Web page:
Last Friday evening (June 12th) a Silent March in support of the Black Lives Matter protests drew the participation of an estimated five hundred Vashonites. As the march proceeded through Vashon’s main business district everyone took a knee for eight minutes and fifty eight seconds in memory of George Floyd’s murder and all people of color unjustly killed.
The silence on our typically noisy main street was profound and surreal; no chatting or even murmuring, nor vehicular traffic although the roads were not blocked. Social interaction was largely absent among these people of our small community, people who are familiar to themselves and had not had the chance to interact for months. Personal visits set aside for a common expression of support and solidarity and grief and resolve and love. The pictures tell the story.
On our way to the Quiraing mountains, Mary Liz and I detoured to check out an old stone sheep pen that was set off, away from the road. About the time we walked in and started to look for photos who shows up but the crofter himself, Calum MacDonald with his trusty dog Pip! His purpose that day was to round up a couple dozen sheep for their annual sheep-dip plunge but he was willing to chat for a while, discussing the crofter’s waning lifestyle; those skills learned from his father and now being continued with his herd of sheep but more as a tradition than that of a business.
The afternoon highlight for us both was watching Pip herd the sheep while Calum strolled along offering minimal commands and hand signals. Once the sheep were at the stone pens, Calum managed the gates while Pip penned the herd with a firm stance and stare. It was a beautiful performance to watch, and made us both wonder how many generations of crofters and dogs have worked sheep into those stone pens over the years, and how they will continue.
Circumstances dictated that Mary Liz and I stick closer to home than usual this season. No grand expeditions or road trips seeking fall colors. While missing the opportunity to visit new and familiar photographic hot spots, I’ve had time to mark the season’s progress closer to home.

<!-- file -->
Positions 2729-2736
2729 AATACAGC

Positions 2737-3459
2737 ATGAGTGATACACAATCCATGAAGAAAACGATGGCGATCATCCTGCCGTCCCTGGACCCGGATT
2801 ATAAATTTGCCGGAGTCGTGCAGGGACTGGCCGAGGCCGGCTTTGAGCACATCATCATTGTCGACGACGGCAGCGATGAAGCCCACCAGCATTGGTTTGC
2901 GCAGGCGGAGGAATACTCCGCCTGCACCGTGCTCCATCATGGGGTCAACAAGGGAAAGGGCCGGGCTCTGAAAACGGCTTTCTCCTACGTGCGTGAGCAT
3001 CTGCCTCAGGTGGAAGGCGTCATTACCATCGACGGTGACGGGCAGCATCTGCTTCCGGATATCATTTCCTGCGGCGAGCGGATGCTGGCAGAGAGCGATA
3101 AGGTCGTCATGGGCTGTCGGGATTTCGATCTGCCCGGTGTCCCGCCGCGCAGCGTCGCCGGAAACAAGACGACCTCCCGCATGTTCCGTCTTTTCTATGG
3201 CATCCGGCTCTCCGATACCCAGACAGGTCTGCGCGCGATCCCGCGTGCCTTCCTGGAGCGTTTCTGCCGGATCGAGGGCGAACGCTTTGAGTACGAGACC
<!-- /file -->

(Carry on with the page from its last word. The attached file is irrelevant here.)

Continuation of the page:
Of the two or three nearby locations I’ve been revisiting these past weeks, one is this small, mature orchard with maybe two dozen fruit trees which I’m told is about 45 years old. It is adjacent to our friends’ Froggsong Gardens.
Specifically there are two trees in this orchard I find engaging for various reasons; reasons like the evolving colors, the shape or gesture of the branches and the relationship of these trees to their surroundings. The ultimate force inspiring me to photograph them however, is the quality of light and the moods it creates filtering through these trees.
Typical of the soft Pacific Northwest light, conditions here are laden with atmosphere, often foggy. With these photographs, I worked to capture variations in color and intensity of that light, and the magic it creates among the trees; the way it penetrates, sometimes glowing on the branches, then dense and seeping down to the ground beneath the canopies.
For a number of years I’ve been working in this orchard with my mind set on a collection of the four seasons. I think I’ll remember 2018 as the year I watched it in autumn.